|Musk ox farm near Anchorage, Alaska.|
My husband recently traveled to Alaska on business, so of course this eager textile junkie suggested he enable my addiction and investigate the purchase of some qiviut yarn. Pronounced kiv-ee-ute, this luxury fiber is spun from the undercoat of musk oxen. Well, DH got into the spirit of things and even went to a musk ox farm, where he met these survivors of Pleistocene megafauna. This is his report, straight from the horse's - um, ox's - mouth.
|Seasonal farm visits are popular with tourists.|
|Both adult males and females have horns.|
I look like a cow, but I'm more of a cousin of sheep and goats. I like to butt heads at up to 35 mph, and always wear my helmet just in case. I'm panting because it's freaking hot today at 65 degrees (Fahrenheit). It would be a lot worse if those nice people had not combed out my undercoat in the spring. Did you know that there are city slickers from places like Newton who will buy an ounce of my yarn for $95 (200 yards)?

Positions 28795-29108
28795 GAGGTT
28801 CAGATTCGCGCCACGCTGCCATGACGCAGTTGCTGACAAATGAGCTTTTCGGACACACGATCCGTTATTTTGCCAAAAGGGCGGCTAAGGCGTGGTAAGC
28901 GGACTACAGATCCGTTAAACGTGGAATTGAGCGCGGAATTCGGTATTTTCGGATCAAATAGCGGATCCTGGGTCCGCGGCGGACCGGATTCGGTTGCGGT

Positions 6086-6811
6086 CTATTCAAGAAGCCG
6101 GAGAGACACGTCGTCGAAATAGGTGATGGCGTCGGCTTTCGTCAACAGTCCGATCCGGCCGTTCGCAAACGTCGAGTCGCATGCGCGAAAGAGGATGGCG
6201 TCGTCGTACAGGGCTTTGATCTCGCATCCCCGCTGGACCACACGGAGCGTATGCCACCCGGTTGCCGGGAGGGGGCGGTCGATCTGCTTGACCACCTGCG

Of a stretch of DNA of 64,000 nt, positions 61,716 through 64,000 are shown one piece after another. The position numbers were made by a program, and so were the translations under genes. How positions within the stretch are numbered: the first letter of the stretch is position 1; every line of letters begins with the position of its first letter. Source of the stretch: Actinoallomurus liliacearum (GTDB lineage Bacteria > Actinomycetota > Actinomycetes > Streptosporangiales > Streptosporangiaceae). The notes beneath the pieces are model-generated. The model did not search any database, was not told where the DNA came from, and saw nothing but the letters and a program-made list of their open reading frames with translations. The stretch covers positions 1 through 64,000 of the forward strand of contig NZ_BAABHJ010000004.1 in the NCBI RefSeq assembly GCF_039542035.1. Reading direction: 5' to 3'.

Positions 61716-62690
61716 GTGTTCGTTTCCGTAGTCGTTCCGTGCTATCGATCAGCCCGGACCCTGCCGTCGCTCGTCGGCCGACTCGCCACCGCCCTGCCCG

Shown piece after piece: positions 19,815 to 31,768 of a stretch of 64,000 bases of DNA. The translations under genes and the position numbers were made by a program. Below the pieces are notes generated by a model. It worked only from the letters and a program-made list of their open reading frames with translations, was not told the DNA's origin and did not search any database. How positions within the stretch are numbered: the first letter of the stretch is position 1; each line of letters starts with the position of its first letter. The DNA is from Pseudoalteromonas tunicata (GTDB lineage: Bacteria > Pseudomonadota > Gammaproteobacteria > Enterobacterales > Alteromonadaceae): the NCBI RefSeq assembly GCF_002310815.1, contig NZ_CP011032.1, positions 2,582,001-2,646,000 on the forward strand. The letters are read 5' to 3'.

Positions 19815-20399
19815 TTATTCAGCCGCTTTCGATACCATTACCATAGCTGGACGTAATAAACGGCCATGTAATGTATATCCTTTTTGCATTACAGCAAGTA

|Left: skein of qiviut. Right: Naturally shed hair.|
I'm just one year old. It takes me four years to grow to full size.
I'm about 3 months old. My species is only now being domesticated at the Musk Ox Farm project. If I'm friendly toward people, I will be invited to reproduce when I grow up.
Musk ox were extinct in Alaska in the 1800s, possibly due to hunting. My cousins from Greenland were re-introduced into the wild in the 1930s. Our DNA has a common root about 10,000 years ago.
|How I spend my day.|
When I'm not doing one of the activities on the sign above, or pretending that I like people, I enjoy reading about my home, Musk Ox Farm, on my iPhone.